physically affectionate, and socially restricted their child’s independence, preventing the widening of social contact that normally
occurs in adolescence. Victims of the battered woman syndrome are often afraid to leave the spouse and the situation; change,
loneliness, and the unknown are perceived as more painful than the beatings.”
There are four psychological stages of the Battered Woman Syndrome.
“Denial -The woman refuses to admit--even to herself--that she has been beaten or that there is a "problem" in
her marriage. She may call each incident an "accident". She offers excuses for her husband's violence and each time firmly believes
it will never happen again.
Guilt - She now acknowledges there is a problem, but considers herself responsible for it. She
"deserves" to be beaten, she feels, because she has defects in her character and is not living up to her husband's expectations.
Enlightenment - The woman no longer assumes responsibility for her husband's abusive treatment, recognizing
that no one "deserves" to be beaten. She is still committed to her marriage, though, and stays with her husband, hoping they can work
Responsibility - Accepting the fact that her husband will not, or cannot, stop his violent behavior, the battered woman
decides she will no longer submit to it and starts a new life.”
~ ~ ~ ~ ~ ~ ~ ~ ~ ~ ~ ~ ~ ~ ~ ~ ~
“Leo Max Frank (April 17, 1884 – August 17, 1915) was a Jewish-American businessman whose lynching in 1915 by a party of prominent citizens in Marietta, Georgia turned the spotlight on anti-Semitism in the United States and led to the founding of the Anti-Defamation League.
The superintendent of the National Pencil Company in Atlanta, Frank was convicted on August 26, 1913 of the murder of one of the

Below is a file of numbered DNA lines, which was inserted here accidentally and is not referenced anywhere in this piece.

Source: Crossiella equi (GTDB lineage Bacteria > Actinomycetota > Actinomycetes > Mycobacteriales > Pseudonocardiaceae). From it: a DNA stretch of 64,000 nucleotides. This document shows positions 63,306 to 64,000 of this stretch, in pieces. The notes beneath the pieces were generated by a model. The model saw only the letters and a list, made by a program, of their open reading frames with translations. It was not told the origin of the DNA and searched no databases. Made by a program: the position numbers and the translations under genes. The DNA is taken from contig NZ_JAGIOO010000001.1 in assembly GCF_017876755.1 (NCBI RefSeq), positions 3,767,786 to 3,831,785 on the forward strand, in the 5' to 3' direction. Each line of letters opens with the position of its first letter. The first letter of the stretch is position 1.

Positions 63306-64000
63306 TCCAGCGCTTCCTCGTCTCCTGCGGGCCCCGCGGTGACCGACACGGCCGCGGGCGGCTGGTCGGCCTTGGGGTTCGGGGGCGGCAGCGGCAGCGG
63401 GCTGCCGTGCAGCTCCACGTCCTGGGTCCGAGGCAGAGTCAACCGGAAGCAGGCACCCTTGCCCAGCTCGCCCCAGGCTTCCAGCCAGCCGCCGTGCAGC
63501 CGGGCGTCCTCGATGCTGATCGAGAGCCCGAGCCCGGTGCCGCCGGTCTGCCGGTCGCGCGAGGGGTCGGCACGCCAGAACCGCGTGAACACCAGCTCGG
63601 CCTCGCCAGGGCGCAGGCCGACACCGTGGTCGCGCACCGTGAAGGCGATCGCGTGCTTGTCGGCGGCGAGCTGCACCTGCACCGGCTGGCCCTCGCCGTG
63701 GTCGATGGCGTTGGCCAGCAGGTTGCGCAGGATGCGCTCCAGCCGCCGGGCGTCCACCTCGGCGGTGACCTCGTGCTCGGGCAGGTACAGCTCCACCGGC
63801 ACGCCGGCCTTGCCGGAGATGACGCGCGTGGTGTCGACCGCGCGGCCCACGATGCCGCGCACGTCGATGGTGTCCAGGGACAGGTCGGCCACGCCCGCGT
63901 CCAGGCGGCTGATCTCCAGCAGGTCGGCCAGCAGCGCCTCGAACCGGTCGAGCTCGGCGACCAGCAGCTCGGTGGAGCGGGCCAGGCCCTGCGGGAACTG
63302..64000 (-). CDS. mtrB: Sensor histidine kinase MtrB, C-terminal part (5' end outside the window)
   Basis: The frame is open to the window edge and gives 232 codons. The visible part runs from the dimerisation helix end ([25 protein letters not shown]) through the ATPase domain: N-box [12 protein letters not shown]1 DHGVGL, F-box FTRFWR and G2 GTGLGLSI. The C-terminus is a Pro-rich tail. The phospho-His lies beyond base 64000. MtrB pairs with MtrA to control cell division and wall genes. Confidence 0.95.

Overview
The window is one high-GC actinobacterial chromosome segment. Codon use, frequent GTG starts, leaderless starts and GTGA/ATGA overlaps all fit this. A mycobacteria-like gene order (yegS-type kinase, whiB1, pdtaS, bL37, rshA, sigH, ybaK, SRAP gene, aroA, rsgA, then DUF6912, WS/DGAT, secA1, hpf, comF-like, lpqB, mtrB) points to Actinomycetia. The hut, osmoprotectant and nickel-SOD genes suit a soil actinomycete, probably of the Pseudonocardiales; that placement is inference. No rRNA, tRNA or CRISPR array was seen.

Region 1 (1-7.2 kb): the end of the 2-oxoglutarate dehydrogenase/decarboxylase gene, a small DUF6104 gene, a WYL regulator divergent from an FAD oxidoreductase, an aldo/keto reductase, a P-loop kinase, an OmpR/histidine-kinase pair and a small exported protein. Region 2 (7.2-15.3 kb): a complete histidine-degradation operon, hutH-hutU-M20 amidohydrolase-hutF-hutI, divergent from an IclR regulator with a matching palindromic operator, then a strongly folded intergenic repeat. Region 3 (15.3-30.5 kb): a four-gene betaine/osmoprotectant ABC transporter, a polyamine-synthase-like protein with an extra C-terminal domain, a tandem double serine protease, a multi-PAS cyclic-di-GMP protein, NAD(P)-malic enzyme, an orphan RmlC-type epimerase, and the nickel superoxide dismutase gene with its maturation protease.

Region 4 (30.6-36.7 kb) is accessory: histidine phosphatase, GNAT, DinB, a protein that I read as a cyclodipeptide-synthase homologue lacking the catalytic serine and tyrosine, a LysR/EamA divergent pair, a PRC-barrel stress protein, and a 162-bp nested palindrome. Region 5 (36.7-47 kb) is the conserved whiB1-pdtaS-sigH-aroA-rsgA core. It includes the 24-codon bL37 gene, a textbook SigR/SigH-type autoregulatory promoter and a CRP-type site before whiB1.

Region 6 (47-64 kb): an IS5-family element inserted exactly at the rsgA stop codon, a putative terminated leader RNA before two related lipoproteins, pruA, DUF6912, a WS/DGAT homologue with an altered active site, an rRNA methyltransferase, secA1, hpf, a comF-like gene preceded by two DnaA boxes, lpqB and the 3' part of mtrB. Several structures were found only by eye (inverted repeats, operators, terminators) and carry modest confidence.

factory workers, 13-year-old Mary Phagan. She had been strangled on April 26, and was found dead in the factory cellar the next day.
Frank had been one of the few people in the factory the day she died, and was the last person known to have seen her alive; there
were also allegations that he had flirted with her in the past.
His trial became the focus of powerful class and political interests. Raised in New York, he was cast as a representative of Yankee capitalism, a rich northern Jew lording it over vulnerable working women, as the historian Albert Lindemann put it. Former U.S. Representative Thomas E. Watson used his sensational coverage of the case in his own newspapers to push for a revival of the Ku Klux Klan, calling Frank a member of the Jewish aristocracy who had pursued "Our Little Girl" to a hideous death.
Frank and his lawyers resorted to stereotypes too, accusing another suspect—Jim Conley, a black factory worker who testified against Frank—of being especially disposed to lying and murdering because of his race.
There was jubilation in the streets when Frank was found guilty and sentenced to death. By June 1915 his legal appeals had failed, but Governor John M. Slaton believed there had been a miscarriage of justice, and commuted the sentence to life imprisonment—to great local outrage….
A crowd of 5,000 marched on Slaton's home in protest, and two months later Frank was kidnapped from prison by a mob of 25 armed
men—the "Knights of Mary Phagan"—who drove him 150 miles to Frey's Mill, near Phagan's home in Marietta, and hanged him. A crowd
gathered after the hanging; one man repeatedly stamped on Frank's face, while others took photographs, pieces of his nightshirt, and
bits of the rope to sell as souvenirs.
On March 11, 1986, the Georgia Board of Pardons and Paroles granted Frank a pardon, citing the state's failure to protect him or
prosecute his killers, though they stopped short of exonerating him. The names of the lynchers, though well known locally, were not
made public until January 2000, when Stephen Goldfarb, an Atlanta librarian and former history professor, published a list on his
website. The Washington Post writes that it includes several prominent citizens—a former governor, the son of a senator, a Methodist
minister, a state legislator, and a former state Superior Court judge—their names matching those on Marietta's street signs, office
buildings, shopping centers, and law offices today.”
The Frank case was the worst outbreak of physical anti-Semitism in United States history. The guilt of Leo Frank, for many,
remained very questionable. The fairness of his trial, in an environment of Jewish blood seeking anti-Semitism, was highly